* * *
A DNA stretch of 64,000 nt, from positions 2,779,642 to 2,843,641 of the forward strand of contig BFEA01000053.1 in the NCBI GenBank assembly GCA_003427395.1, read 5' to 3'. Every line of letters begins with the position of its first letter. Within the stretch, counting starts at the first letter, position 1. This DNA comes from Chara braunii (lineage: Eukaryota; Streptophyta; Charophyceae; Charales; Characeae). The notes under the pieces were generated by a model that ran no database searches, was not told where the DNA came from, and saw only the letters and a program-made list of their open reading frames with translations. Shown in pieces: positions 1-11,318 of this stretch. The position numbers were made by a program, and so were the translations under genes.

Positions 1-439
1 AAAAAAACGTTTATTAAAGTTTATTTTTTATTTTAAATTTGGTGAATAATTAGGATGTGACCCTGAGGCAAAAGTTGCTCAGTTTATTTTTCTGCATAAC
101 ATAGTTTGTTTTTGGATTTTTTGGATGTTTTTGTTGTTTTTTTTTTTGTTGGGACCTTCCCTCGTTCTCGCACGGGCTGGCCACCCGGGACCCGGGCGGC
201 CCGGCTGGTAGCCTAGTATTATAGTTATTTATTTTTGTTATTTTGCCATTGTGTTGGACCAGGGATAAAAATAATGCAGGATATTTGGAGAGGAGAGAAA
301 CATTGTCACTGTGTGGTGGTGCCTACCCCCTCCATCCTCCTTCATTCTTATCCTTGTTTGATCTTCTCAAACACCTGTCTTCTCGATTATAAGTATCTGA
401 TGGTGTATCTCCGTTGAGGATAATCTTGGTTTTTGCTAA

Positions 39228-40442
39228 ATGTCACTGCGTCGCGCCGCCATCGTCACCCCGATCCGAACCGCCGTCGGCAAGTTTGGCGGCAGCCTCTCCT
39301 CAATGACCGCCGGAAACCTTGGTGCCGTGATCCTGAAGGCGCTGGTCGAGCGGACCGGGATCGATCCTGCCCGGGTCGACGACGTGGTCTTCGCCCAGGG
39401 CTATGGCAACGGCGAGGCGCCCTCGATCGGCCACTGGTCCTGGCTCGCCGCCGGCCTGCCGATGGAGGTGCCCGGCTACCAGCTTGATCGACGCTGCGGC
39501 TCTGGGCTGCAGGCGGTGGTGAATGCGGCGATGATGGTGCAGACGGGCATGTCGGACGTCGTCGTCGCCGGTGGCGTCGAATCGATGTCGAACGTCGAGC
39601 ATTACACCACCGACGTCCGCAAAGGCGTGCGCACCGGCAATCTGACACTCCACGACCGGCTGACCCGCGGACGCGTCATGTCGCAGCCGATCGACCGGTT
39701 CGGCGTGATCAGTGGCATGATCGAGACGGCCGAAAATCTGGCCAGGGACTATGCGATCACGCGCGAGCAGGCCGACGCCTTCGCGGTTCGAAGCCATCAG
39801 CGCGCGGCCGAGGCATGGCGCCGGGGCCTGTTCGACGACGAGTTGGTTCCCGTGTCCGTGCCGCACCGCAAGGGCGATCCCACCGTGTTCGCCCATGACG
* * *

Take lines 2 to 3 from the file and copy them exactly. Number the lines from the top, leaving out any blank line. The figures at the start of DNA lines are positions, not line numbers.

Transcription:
Positions 1-439
1 AAAAAAACGTTTATTAAAGTTTATTTTTTATTTTAAATTTGGTGAATAATTAGGATGTGACCCTGAGGCAAAAGTTGCTCAGTTTATTTTTCTGCATAAC